Guest post by Jonathan Eig
Lou Gehrig used to visit me in my dreams.
When I was writing my biography of the legendary baseball player, I feared that I would never truly know him. He was shy. He never wrote his own book. If he wrote letters to his mother or his wife, they didn’t seem to exist. He left behind no children, not even nieces and nephews, to pass along his story, to share their memories, to reveal his quirks and foibles.
What if his shyness concealed an inner torment? What if it hid a lack of intelligence? What if I wrote a book and got his personality wrong?
Thus the dreams.
In the one I remember most vividly, I was driving an old Packard on a long, remote, dusty road. I spied a hitchhiker. As I drew closer, I could see the hitchhiker was Gehrig. I couldn’t believe my luck. I pulled over to pick him up. At last, after years of research, I would get to speak to the man of my obsession. But as I stepped on the brakes and pulled over, Gehrig waved me on. He didn’t want a ride, at least not from me.
What was I to do?
It’s often said that if a baseball players fails 70 percent of the time, he’s still a .300 hitter and a superstar. But biographers fail all the time. No one can tell another person’s life story and get it entirely right. Biographers learn, as ballplayers do, to accept the impossibility of the task and do the best we can. We struggle to fail as little as possible. My job was to learn everything I could about Gehrig without meeting him, without his letters to his mother, without the help of his family. I applied myself with the same discipline and determination that Gehrig, not the most graceful of athletes, did in learning to play first base.
One day, I traveled to the home of a baseball memorabilia collector in Libertyville, Illinois, to look through his massive collection of baseball auction catalogues. The catalogues were not indexed. I had to flip every page. I wanted to know what traces of a life Gehrig left behind. I found a wallet. An old hat. A check for a down payment on a car. A baby photo.
And then I found a letter—a letter Gehrig wrote to one of his doctors after being diagnosed with ALS.
My heart raced. Gehrig letters were rare enough. A letter to his doctor? Unbelievable! On the first page of the letter, visible in the catalog, Gehrig wrote about the changes he’d noticed in his body, about his weight, about his attempts to quit smoking. I had to see what came on the next page.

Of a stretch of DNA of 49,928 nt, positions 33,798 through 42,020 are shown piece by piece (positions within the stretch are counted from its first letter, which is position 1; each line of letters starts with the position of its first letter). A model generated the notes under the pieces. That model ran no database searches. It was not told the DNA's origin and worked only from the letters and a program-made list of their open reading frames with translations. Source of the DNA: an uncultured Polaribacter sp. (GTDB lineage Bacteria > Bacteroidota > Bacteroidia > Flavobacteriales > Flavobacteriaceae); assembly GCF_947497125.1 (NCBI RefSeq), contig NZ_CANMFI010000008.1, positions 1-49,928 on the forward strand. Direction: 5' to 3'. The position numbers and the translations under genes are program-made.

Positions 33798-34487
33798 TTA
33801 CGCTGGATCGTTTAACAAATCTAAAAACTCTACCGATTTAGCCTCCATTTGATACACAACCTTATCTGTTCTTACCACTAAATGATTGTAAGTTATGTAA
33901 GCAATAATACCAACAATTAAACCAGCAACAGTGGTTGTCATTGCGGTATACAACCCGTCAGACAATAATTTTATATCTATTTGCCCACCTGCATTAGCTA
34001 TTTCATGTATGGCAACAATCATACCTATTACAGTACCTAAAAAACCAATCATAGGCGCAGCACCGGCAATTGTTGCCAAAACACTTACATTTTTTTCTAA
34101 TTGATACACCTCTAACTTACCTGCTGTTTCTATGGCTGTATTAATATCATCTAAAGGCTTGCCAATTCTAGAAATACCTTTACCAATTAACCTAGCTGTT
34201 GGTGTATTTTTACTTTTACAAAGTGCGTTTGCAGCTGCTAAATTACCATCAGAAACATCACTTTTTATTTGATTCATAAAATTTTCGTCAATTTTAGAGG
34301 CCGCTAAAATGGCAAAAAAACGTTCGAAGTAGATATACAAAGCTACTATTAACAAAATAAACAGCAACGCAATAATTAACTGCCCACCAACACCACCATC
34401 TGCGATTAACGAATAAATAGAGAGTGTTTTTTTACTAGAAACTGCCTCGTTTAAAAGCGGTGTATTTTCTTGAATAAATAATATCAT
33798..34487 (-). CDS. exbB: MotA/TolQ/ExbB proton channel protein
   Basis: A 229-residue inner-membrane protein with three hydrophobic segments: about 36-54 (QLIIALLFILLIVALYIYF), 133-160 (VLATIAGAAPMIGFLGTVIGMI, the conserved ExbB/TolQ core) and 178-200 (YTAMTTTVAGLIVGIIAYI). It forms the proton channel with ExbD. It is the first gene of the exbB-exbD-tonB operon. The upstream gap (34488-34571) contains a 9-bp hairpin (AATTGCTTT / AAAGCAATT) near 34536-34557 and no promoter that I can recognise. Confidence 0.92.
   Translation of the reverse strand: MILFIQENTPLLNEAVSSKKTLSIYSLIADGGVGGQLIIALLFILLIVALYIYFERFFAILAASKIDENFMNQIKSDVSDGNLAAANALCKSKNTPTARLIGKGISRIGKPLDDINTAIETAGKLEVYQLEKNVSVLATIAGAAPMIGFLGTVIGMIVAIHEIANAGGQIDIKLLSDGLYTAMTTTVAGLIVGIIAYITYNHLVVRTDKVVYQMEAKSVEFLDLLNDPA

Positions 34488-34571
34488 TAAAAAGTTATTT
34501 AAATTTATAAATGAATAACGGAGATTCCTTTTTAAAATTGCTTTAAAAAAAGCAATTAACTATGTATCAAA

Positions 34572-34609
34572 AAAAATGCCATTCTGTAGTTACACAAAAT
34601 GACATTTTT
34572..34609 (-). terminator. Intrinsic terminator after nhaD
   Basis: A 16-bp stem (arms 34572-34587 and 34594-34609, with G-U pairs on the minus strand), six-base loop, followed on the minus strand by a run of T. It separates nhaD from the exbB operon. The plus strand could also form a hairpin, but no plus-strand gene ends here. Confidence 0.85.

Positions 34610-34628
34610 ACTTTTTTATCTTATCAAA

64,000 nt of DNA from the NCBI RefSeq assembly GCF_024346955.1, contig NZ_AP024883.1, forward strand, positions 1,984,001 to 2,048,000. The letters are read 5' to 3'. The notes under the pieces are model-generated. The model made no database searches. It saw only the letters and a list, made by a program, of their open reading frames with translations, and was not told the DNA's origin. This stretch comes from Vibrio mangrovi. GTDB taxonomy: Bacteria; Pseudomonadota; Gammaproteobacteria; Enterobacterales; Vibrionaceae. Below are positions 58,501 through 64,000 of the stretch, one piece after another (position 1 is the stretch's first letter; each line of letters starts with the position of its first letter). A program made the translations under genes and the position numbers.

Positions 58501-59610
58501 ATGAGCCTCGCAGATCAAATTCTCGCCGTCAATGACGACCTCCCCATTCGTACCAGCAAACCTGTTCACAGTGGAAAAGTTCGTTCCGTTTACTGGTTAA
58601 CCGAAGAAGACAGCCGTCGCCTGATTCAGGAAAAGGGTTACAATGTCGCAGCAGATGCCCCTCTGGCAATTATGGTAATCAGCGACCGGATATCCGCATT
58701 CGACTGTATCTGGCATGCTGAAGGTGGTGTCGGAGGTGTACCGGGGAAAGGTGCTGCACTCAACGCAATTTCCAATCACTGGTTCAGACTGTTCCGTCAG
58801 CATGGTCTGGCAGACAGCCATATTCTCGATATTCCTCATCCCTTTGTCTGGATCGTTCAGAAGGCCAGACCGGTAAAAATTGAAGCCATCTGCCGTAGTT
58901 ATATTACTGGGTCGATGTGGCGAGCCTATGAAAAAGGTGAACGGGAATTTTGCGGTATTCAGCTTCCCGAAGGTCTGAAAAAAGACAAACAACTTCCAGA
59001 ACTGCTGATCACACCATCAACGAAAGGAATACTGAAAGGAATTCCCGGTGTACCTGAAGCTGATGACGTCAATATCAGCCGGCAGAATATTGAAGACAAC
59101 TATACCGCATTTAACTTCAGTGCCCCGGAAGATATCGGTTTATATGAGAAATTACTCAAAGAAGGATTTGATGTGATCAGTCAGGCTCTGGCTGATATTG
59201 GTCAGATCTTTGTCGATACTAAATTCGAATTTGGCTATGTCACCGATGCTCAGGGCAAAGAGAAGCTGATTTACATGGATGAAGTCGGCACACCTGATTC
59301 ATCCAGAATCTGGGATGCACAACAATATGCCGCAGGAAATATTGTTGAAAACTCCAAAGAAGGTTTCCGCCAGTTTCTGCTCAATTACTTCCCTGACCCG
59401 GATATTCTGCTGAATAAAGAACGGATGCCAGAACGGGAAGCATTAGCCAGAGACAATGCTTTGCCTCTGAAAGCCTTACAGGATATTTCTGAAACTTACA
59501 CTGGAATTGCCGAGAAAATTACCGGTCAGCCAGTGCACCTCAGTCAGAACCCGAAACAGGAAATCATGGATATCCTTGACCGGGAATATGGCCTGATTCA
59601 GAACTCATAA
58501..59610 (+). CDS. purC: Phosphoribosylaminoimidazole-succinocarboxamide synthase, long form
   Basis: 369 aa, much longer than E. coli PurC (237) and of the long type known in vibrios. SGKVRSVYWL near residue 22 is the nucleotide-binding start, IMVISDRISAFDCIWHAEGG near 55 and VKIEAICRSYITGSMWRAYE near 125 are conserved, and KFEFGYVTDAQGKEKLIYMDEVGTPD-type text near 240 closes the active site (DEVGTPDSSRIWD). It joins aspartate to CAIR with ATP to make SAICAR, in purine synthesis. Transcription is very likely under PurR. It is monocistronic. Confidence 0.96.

It took me six months to find the owner of that letter. As it turned out, he had the entire collection of letters between Gehrig and his doctor at the Mayo Clinic, more than 200 pages of the most intimate, heartbreaking, inspiring letters I ever could have imagined.
Gehrig didn’t know I would come along 60 years later and read his private thoughts. He could have expressed anger, depression, or anxiety. But he didn’t. He held on to hope—for his own health and for the wellbeing of his loved ones.
As he grew weaker, the letters changed. He worried less about himself and more about others. He asked the doctor how he, the doctor, was doing. He asked the doctor to help friends who were suffering minor medical maladies.
In his farewell speech at Yankee Stadium on July 4, 1939, Gehrig called himself the luckiest man on the face of the earth. He wasn’t thinking of himself, though. He was thanking those who had helped him in life. He was helping his family, his friends, and his fans get through the ordeal of his illness. The letters he wrote to his doctor showed that Gehrig did the same thing in private. He showed no self-pity, no denial, only grace.
All his life, Gehrig was taken for granted. The sportswriters called him boring. It wasn’t until he came to the end that those same writers realized that they had overlooked him. Gehrig never boasted. He never wrote a memoir. Even in my dreams, he felt no need to explain himself.
He lived the way he played the game, with resolution, decency, and selflessness. He showed his strength in the way he fought ALS. He showed his kindness in the way he cared for the loved ones when he faced his greatest challenge.
Gehrig’s quiet courage speaks louder than ever.
Jonathan Eig is the author of Luckiest Man: The Life and Death of Lou Gehrig.